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In a Joint Submission to UN Special Rapporteur, Organisations Highlight the Role of Israel’s Colonial Settlements in the Entrenchment of its Settler-Colonial and Apartheid Regime
04، May 2021

On 30 April 2021, the Palestinian Human Rights Organizations Council (PHROC); Cairo Institute for Human Rights Studies; and Habitat International Coalition – Housing and Land Rights Network submitted a joint submission to the United Nations Special Rapporteur on the situation of human rights in the Palestinian territories occupied since 1967, Mr Michael Lynk, laying out the framework for the illegality of Israeli colonial settlements, which are key to Israel’s settler-colonial and apartheid regime, and analysing their impact on the Palestinian people’s rights. The joint submission is pursuant to a call for input ahead of the Special Rapporteur’s report on the issue, which will be presented to the Human Rights Council in its 47th Session (21 June – 9 July 2021).

Placing Israel’s construction and maintenance of its colonial settlements within the broader context of its settler-colonial and apartheid regime, the joint submission addressed the legal status, and more specifically, the illegality, of such settlements. Considered to be a serious violation of international law,[1] as supported by the United Nations Security Council at least six times since 1979,[2] the submission further asserted that Israel’s colonial settlements contravene multiple provisions of the Rome Statute, including the prohibition of population transfer, annexation, and apartheid. Nonetheless, Israel continues to establish, maintain, and expand its settler-colonial enterprise, which serves to further de facto annex large parts of the West Bank, entrenching its regime over the Palestinian people as whole, on both sides of the Green Line, and Palestinian refugees and exiles abroad.[3]

The joint submission further addressed the impact of Israel’s colonial settlements on Palestinian rights by underscoring Israel’s unlawful policies and practices, including its discriminatory planning and zoning regime, movement restrictions, the pillaging of natural resources, and systematic failure to combat settler violence; allowing settlers to enjoy institutionalised impunity. These policies and practices, inter alia, hinder Palestinian livelihoods, obstruct the fulfilment of basic needs, and violate the Palestinian right to self-determination.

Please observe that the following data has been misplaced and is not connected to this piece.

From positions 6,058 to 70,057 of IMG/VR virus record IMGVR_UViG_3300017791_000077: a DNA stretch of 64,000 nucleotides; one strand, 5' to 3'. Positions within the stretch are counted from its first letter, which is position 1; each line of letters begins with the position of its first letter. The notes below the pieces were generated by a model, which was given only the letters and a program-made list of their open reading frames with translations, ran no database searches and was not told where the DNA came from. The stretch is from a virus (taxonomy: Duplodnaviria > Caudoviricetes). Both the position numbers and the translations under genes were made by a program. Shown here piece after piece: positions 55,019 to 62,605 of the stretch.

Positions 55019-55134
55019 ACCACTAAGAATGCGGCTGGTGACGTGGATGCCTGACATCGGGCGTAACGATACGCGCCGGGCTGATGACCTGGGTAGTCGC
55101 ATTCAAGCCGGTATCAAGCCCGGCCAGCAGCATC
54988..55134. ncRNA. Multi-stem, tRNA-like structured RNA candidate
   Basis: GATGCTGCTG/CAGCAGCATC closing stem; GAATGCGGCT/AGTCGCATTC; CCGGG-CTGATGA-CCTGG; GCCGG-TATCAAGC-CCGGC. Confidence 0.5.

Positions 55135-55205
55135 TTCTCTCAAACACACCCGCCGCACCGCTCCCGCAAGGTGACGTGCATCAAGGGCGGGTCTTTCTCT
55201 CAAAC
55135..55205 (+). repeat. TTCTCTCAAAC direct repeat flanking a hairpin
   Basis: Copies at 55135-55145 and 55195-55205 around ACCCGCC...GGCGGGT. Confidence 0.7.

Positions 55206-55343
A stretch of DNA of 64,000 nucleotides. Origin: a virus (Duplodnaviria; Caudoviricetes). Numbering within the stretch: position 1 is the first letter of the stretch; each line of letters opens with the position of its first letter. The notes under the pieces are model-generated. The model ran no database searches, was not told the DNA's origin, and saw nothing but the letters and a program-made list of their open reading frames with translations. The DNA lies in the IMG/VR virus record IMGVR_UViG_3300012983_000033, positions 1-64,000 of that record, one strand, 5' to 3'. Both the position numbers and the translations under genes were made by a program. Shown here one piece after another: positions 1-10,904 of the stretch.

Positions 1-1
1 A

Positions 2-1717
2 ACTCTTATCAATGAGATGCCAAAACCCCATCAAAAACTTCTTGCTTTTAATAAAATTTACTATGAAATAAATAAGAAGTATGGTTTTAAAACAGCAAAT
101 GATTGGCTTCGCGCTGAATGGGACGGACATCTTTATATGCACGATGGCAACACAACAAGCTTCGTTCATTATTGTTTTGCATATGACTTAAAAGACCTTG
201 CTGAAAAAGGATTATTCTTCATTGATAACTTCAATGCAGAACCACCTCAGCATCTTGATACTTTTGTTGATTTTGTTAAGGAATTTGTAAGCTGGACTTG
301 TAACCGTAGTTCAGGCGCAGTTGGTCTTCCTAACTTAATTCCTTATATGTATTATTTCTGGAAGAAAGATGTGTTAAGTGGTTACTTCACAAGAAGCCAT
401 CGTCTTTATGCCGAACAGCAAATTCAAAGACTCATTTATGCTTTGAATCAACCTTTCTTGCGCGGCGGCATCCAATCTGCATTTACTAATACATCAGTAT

Finally, the submission called on the Special Rapporteur and all UN member states to condemn Israel’s settler-colonial and apartheid regime, recognise the role played by illegal Israeli colonial settlements and corporations in maintaining and expanding this regime, and to take meaningful and effective steps to address their negative impacts upon Palestinian rights, including by lending their full support to the Office of the Prosecutor, and the ICC more generally, in this endeavour, and refraining from all acts and omissions which may threaten its contribution to the fight against impunity, and struggle for accountability, for Palestinian victims of international crimes.

Read the joint submission here


[1] Legal Consequences of the Construction of a Wall in the Occupied Palestinian Territory (Advisory Opinion) ICJ Rep 2004, paragraph 120 (hereafter: Advisory Opinion on the Wall), UN Security Council (UNSC) Res 446 (22 March 1979) UN doc. S/RES/446, UNSC Res 452 (20 July 1979) UN doc. S/RES/452 and UNSC Res 465 (29 July 1980) UN doc. S/RES/465.

[2] Report of the Special Rapporteur on the situation of human rights in the Palestinian territories occupied since 1967, 22 October 2020, UN Doc A/75/532. 

[3] See UN ESCWA, “Israeli Practices towards the Palestinian People and the Question of Apartheid, Palestine and the Israeli Occupation,” Issue no. 1, 2017, UN Doc E/ESCWA/ECRI/2017/1 ; see also Al-Haq, et al, “Joint Parallel Report to the United Nations Committee on the Elimination of Racial Discrimination on Israel’s Seventeenth to Nineteenth Periodic Reports,” 10 November 2019, available at: